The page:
Keep in mind that anti-virus programs are far from perfect. They don't protect you against every piece of malware that's out there, so don't trust them blindly. If an anti-virus reports a file as 'clean' then it's doesn't necessarily has to mean it is.
Keep all your software updated
It is important to keep up on system updates from Microsoft by regularly checking their website at: http://windowsupdate.microsoft.com/, as these patch critical security vulnerabilities and help to keep you safe.
It's also important to keep programs up to date so that malware doesn't exploit any old security flaws. FileHippo Update Checker is an extremely helpful program that will tell you which of your programs need to be updated. Java and Adobe Reader are two of the main security vulnerabilities. You can find the latest version of Java here, you will want the Java SE Runtime Environment (JRE) one. You can find the latest version of Adobe Reader here.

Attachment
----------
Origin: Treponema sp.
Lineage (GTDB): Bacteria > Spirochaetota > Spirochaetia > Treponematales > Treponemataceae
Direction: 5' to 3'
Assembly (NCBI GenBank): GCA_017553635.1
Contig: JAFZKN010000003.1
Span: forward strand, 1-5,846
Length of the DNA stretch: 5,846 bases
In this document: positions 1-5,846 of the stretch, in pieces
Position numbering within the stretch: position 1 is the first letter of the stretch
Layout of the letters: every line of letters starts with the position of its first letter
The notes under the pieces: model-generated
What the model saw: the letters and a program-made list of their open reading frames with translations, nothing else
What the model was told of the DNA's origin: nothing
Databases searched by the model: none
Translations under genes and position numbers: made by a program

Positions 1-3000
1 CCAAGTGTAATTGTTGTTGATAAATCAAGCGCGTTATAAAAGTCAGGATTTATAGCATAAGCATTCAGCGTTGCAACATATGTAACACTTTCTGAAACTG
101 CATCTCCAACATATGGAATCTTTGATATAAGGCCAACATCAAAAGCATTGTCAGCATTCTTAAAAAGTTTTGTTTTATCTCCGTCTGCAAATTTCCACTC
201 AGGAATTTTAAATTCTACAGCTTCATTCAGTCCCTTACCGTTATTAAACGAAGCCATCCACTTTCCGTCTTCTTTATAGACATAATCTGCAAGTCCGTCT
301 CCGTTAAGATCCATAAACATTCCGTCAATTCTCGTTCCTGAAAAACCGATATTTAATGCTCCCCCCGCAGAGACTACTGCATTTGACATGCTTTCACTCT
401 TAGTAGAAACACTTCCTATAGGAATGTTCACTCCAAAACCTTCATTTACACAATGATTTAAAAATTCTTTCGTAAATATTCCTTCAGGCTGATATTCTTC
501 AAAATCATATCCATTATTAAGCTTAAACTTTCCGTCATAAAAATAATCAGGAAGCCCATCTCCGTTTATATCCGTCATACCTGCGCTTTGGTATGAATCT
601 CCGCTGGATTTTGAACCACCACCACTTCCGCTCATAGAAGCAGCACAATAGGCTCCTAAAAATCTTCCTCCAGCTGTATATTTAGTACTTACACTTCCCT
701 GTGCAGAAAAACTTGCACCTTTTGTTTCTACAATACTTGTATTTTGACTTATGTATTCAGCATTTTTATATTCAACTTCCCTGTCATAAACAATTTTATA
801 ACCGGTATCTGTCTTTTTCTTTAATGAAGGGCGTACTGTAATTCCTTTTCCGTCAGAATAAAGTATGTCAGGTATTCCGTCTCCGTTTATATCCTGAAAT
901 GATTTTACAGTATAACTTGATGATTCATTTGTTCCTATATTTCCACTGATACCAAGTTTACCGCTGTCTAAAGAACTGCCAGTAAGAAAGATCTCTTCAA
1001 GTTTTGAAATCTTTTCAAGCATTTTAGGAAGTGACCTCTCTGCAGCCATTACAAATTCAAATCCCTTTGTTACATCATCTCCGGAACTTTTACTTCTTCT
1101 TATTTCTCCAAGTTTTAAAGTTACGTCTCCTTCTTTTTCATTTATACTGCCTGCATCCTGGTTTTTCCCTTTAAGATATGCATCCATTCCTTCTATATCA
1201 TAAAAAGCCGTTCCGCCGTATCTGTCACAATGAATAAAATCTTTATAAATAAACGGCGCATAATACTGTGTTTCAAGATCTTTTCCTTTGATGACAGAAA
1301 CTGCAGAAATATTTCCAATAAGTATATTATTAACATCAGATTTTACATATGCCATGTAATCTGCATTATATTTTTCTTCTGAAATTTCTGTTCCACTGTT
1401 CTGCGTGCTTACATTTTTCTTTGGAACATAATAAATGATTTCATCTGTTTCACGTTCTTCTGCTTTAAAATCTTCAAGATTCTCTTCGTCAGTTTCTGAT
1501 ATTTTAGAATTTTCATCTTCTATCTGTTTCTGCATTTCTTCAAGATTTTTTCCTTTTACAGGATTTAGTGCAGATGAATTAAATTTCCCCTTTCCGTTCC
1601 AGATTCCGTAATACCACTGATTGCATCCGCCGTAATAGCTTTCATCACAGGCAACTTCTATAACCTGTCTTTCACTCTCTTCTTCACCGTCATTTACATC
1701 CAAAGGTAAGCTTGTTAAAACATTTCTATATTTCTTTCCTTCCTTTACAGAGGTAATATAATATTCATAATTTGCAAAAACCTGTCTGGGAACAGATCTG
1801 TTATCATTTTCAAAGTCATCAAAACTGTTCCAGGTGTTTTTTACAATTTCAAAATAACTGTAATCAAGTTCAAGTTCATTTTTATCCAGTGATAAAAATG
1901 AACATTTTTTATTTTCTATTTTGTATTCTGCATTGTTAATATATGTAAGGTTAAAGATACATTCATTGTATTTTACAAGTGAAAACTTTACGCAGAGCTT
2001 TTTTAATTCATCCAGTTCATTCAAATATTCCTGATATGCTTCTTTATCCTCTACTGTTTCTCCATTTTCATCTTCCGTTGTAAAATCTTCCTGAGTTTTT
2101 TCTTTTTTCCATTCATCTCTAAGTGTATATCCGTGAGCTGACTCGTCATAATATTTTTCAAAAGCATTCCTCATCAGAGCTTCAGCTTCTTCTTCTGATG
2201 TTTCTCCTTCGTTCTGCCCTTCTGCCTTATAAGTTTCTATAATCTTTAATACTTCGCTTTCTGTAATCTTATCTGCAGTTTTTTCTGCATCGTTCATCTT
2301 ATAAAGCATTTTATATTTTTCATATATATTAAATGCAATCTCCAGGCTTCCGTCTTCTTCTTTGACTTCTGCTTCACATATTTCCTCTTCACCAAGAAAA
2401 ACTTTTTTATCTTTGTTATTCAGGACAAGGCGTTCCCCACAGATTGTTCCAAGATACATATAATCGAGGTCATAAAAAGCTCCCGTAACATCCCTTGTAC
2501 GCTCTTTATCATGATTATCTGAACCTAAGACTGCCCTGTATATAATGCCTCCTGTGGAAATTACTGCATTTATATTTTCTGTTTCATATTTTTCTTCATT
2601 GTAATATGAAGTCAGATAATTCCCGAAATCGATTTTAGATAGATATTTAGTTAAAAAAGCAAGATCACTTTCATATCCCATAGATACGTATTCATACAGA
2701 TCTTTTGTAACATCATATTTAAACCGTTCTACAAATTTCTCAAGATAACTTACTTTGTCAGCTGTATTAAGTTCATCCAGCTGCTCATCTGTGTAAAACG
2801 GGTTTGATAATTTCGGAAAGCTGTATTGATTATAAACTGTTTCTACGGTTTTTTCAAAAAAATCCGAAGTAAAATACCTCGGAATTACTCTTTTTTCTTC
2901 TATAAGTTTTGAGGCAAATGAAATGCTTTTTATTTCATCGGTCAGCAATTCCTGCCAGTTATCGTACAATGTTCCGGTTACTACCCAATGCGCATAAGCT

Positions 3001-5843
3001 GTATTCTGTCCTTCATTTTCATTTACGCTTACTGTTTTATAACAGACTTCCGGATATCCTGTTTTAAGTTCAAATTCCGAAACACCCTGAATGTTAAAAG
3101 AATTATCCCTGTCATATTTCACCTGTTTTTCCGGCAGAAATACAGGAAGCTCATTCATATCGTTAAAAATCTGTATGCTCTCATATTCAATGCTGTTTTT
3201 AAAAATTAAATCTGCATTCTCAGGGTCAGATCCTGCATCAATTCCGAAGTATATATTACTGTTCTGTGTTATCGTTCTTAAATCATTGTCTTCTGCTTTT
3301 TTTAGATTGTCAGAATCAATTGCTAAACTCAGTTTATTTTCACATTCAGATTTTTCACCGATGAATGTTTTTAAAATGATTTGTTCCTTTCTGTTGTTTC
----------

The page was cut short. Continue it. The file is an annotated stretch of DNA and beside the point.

Use a safer web browser
Internet Explorer is not the most secure tool for browsing the web. It has been known to be very susceptible to infection, and there are a couple good free alternatives: Firefox and Opera. Both are excellent faster, safer, more powerful and functional free alternatives to Internet Explorer. It's definitely worth the short period of adjustment to start using one of these. If you wish to continue using Internet Explorer, it would be a good idea to follow the tutorial here which will help you to make IE much safer.
If you decide to use the Firefox browser, the McAfee SiteAdvisor add-on will nicely help to enhance your security. This add-on tells you whether the sites you are about to visit are safe or not. A must if you do a lot of Googling.